Improved multilevel Monte Carlo convergence using the Milstein scheme. In: Monte Carlo and QuasiMonte Carlo methods 2006
, 2007
"... Summary. In this paper we show that the Milstein scheme can be used to improve the convergence of the multilevel Monte Carlo method for scalar stochastic dierential equations. Numerical results for Asian, lookback, barrier and digital options demonstrate that the computational cost to achieve a roo ..."
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Cited by 64 (14 self)
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Summary. In this paper we show that the Milstein scheme can be used to improve the convergence of the multilevel Monte Carlo method for scalar stochastic dierential equations. Numerical results for Asian, lookback, barrier and digital options demonstrate that the computational cost to achieve a rootmeansquare error of is reduced to O(2). This is achieved through a careful construction of the multilevel estimator which computes the dierence in expected payo when using dierent numbers of timesteps. 1
Pricing and Hedging Spread Options
 SIAM Review
, 2003
"... Abstract. We survey theoretical and computational problems associated with the pricing and hedging of spread options. These options are ubiquitous in the financial markets, whether they be equity, fixed income, foreign exchange, commodities, or energy markets. As a matter of introduction, we present ..."
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Cited by 59 (8 self)
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Abstract. We survey theoretical and computational problems associated with the pricing and hedging of spread options. These options are ubiquitous in the financial markets, whether they be equity, fixed income, foreign exchange, commodities, or energy markets. As a matter of introduction, we present a general overview of the common features of all spread options by discussing in detail their roles as speculation devices and risk management tools. We describe the mathematical framework used to model them, and we review the numerical algorithms actually used to price and hedge them. There is already extensive literature on the pricing of spread options in the equity and fixed income markets, and our contribution is mostly to put together material scattered across a wide spectrum of recent textbooks and journal articles. On the other hand, information about the various numerical procedures that can be used to price and hedge spread options on physical commodities is more difficult to find. For this reason, we make a systematic effort to choose examples from the energy markets in order to illustrate the numerical challenges associated with these instruments. This gives us a chance to discuss an interesting application of spread options to an asset valuation problem after it is recast in the framework of real options. This approach is currently the object of intense mathematical research. In this spirit, we review the two major avenues to modeling energy price dynamics. We explain how the pricing and hedging algorithms can be implemented in the framework of models for both the spot price dynamics and the forward curve dynamics.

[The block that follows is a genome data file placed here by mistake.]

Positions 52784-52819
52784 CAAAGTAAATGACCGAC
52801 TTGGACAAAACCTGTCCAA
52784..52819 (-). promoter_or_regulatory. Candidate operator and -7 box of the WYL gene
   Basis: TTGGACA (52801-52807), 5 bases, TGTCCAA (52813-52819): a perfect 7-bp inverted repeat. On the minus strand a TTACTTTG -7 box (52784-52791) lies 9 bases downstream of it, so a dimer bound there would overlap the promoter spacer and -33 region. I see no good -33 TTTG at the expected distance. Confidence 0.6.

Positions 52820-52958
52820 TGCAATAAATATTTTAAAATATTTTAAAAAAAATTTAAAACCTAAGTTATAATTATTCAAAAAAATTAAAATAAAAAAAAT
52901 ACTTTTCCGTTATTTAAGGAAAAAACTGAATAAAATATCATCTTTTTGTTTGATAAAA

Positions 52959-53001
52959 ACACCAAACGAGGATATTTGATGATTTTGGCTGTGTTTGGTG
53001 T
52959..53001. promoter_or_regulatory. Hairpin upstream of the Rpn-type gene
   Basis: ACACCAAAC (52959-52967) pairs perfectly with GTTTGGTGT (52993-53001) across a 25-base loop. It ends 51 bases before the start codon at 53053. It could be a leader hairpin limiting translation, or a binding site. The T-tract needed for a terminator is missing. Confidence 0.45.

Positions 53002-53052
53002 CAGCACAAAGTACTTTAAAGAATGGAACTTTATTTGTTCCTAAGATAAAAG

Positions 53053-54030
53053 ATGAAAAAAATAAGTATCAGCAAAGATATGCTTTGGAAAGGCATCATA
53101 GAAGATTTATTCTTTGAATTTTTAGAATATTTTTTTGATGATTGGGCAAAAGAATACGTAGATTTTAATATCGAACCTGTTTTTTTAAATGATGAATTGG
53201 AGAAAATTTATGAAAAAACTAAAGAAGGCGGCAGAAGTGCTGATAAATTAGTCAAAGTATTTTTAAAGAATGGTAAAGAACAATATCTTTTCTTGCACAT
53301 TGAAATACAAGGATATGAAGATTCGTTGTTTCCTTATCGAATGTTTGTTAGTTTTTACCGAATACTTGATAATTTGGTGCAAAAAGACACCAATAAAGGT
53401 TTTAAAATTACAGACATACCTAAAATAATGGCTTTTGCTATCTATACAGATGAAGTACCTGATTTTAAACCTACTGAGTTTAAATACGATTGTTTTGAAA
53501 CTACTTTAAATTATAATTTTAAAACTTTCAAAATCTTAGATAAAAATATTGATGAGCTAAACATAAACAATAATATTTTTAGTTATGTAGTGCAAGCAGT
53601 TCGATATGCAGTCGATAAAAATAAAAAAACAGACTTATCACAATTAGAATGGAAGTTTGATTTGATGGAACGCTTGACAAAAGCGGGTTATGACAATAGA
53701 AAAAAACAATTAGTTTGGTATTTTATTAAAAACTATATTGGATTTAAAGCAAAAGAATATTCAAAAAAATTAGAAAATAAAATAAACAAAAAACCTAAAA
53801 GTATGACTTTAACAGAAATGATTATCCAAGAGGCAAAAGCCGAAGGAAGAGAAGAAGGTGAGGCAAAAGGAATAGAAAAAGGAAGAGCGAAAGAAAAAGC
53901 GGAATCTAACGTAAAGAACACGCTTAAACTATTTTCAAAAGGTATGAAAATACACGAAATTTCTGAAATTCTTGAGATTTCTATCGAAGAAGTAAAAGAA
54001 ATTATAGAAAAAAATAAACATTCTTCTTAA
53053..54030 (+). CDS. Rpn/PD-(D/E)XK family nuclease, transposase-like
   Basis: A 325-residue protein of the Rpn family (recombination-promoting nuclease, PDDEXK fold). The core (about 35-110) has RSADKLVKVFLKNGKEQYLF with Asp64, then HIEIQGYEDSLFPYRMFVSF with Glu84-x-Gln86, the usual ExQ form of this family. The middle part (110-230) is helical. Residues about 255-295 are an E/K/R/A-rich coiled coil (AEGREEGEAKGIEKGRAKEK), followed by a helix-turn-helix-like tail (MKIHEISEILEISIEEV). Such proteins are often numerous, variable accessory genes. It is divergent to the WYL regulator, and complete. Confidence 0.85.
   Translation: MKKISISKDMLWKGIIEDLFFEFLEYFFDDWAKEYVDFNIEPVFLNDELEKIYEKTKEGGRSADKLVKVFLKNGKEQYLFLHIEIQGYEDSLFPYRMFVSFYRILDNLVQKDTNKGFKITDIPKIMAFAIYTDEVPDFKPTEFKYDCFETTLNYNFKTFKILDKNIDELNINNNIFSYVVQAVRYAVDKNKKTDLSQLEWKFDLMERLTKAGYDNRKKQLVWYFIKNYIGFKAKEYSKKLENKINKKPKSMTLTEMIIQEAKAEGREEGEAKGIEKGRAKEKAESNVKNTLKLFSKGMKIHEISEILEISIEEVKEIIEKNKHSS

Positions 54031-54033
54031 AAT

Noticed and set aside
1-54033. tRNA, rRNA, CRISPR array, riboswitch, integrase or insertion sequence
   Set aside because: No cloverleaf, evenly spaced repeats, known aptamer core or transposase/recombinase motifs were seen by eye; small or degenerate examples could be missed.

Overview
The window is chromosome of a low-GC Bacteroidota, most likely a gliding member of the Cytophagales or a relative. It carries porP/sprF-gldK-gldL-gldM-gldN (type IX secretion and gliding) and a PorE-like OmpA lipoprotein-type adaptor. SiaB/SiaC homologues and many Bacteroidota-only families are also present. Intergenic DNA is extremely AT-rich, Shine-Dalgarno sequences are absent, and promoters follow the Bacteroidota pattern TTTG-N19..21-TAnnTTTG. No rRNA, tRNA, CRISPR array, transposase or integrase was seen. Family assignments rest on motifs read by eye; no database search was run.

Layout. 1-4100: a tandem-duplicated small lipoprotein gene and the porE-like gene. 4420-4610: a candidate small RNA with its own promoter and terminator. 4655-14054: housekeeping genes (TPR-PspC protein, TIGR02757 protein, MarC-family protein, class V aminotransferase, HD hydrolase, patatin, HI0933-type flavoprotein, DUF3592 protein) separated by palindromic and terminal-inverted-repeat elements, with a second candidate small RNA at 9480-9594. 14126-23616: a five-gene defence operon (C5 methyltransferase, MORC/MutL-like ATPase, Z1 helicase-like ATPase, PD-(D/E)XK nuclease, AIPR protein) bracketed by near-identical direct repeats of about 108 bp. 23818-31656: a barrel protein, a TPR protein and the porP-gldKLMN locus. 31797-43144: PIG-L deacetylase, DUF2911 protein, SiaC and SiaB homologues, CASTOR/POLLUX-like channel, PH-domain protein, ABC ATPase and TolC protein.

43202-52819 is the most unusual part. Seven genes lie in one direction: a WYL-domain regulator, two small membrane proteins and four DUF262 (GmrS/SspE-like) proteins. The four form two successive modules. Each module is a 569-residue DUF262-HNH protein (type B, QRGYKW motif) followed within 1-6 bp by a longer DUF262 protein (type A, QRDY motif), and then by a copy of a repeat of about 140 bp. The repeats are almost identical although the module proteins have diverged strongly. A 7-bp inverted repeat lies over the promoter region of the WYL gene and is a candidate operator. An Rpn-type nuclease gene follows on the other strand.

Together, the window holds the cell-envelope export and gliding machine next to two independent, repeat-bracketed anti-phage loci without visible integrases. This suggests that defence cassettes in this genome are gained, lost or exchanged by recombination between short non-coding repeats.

Multilevel dual approach for pricing American style derivatives
, 2011
"... In this article we propose a novel approach to reduce the computational complexity of the dual method for pricing American options. We consider a sequence of martingales that converges to a given target martingale and decompose the original dual representation into a sum of representations that corr ..."
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Cited by 50 (4 self)
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In this article we propose a novel approach to reduce the computational complexity of the dual method for pricing American options. We consider a sequence of martingales that converges to a given target martingale and decompose the original dual representation into a sum of representations that correspond to different levels of approximation to the target martingale. By next replacing in each representation true conditional expectations with their Monte Carlo estimates, we arrive at what one may call a multilevel dual Monte Carlo algorithm. The analysis of this algorithm reveals that the computational complexity of getting the corresponding target upper bound, due to the target martingale, can be significantly reduced. In particular, it turns out that using our new approach, we may construct a multilevel version of the wellknown nested Monte Carlo algorithm of Andersen and Broadie (2004) that is, regarding complexity, virtually equivalent to a nonnested algorithm. The performance of this multilevel algorithm is illustrated by a numerical example.